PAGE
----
Austen August: A Pride and Prejudice Read-A-Long discussion

Pride and Prejudice
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Pride and Prejudice Read-A-Long > Pride and Prejudice- Chapter 1

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message 1: by Andie (last edited Jul 31, 2014 03:51AM) (new) - rated it 4 stars

Andie (thebookheap) | 208 comments Chapter 1:

It is a truth universally acknowledged that this chapter discussion, and this whole Austen August, was always going to have to begin with that sentence, and that chapter one basically consists of Mrs Bennet annoying the hell out of her husband.

I'm posting this first chapter discussion a little early (it is still 31/07/14), just in case we have any eager people who plan on starting Austen August at midnight or something- I will be either asleep/in work/in a different time zone. So what I might do the entire way through is post the chapter discussion boards a day in advance, just to make sure nobody is left out to the time zones.

So, chapter 1 is basically Austen announcing the event that kicks off the plot of the story- Mr Bingley has bought Netherfield Park, a large estate which obviously means not only are his pockets lined with cash but also that he must, absolutely must be single.

This is only a very short chapter and it is just setting up the story to come, but you get a bit of an insight into the Bennet's marriage and their personalities. You find out that despite 20 years of marriage, Mrs Bennet still doesn't cotton on to Mr Bennet's sarcasm at all and fails to understand when he is genuine or being sarky. Her mission in life? To marry each of her daughters off to wealthy men.

Have I mentioned I love Mr Bennet's sarcasm? Because I really, really do.

Favourite Quote from the chapter:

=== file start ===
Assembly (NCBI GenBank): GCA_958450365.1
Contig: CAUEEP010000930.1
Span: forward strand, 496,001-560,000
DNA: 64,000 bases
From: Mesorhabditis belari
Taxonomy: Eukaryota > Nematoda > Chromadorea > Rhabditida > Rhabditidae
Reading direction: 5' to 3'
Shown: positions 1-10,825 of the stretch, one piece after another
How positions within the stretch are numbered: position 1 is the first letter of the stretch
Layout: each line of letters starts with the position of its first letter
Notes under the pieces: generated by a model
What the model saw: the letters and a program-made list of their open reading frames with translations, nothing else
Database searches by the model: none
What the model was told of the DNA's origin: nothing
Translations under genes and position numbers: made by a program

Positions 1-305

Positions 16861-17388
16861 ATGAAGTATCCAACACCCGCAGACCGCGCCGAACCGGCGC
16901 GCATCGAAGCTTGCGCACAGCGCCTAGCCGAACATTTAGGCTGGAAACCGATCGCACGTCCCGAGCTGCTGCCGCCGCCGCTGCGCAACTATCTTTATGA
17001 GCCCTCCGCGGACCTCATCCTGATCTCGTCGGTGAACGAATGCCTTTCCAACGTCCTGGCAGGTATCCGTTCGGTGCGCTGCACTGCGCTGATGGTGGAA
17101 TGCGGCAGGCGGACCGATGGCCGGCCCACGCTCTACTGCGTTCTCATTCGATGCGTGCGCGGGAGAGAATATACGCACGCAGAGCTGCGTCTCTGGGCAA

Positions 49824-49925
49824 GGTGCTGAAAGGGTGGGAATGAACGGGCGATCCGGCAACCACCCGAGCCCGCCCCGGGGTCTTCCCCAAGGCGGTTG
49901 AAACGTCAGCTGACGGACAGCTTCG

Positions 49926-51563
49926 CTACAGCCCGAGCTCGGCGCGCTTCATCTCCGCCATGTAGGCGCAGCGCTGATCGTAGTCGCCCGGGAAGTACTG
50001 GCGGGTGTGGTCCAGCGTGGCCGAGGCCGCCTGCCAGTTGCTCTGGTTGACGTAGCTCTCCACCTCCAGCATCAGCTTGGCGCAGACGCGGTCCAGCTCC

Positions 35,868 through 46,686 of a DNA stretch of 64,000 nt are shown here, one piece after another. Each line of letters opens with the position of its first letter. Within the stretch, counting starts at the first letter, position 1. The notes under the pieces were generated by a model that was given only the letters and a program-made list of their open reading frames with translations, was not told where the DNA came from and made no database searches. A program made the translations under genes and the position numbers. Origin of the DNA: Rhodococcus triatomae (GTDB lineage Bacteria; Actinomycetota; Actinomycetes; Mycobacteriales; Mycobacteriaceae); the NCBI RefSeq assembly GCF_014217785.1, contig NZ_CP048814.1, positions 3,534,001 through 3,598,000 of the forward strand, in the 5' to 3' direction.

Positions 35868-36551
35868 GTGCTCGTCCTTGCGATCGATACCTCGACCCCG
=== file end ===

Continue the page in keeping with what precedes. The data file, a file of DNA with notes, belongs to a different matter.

“You mistake me, my dear. I have a high respect for your nerves. They are my old friends. I have heard you mention them with consideration these twenty years at least”

(I had to.)

message 2: by NE (new) - rated it 5 stars

NE | 16 comments Oh how time has changed, thank goodness! To spend your entire life competing with other neighborhood mothers by marrying them off to the richest men available. It's quite exhausting just thinking about it. I think I shall stick to dogs, thank you. ;)

I find Mrs Bennet a little irritating. She claims Mr B "abuses" his daughters with his low opinions of them & yet Mrs B does the same thing with Lizzy. Mrs B's dramatic personality is already testing MY poor nerves! Hahaha

Andie (thebookheap) | 208 comments It's bizarre isn't it! To think that less than 100 years ago, women had hardly earned the right to vote and work to support themselves, prior to that mostly relying on finding a rich husband to support them- well I say "husband", those in the lower classes tended to just live together without marriage...

Mrs Bennet is highly irritating to me, I learnt to find her bearable by paying so much attention to Mr Bennet's sarcasm towards her. My friend pointed this out to me and I've not stopped laughing at her since.

message 4: by NE (new) - rated it 5 stars

NE | 16 comments I will observe Mrs. Bennet through her husband. Great advice! Thank your friend for me. ;)

Andie (thebookheap) | 208 comments It really does help ;3

Alicia (A Kernel of Nonsense) (akernelofnonsense) | 54 comments I think the idea of marriage being so mandatory bred many ill-matched marriages. Mr. Bennet and Mrs. Bennet are clearly not equals in intellect. Mrs. Bennet is, of course, a silly woman and I love that Jane Austen recognized this sort of mania even 200 years ago.

message 7: by NE (new) - rated it 5 stars

NE | 16 comments Exactly Moonglint! Thank you!

Andie (thebookheap) | 208 comments I know people always say this about Austen, but on this issue especially, she was definitely "ahead of her time"!

message 9: by Rebekah (new) - added it

Rebekah (bekabeebooks) | 8 comments I am loving this re-reading. It feels like visiting an old friend. I especially love Mr Bennet's humour. This has always been a book that makes me laugh! I like the way Mr Bennet is always secretly (or not so secretly) riling Mrs Bennet up! Sorry my comment is a bit belated, I am going to try catch up today.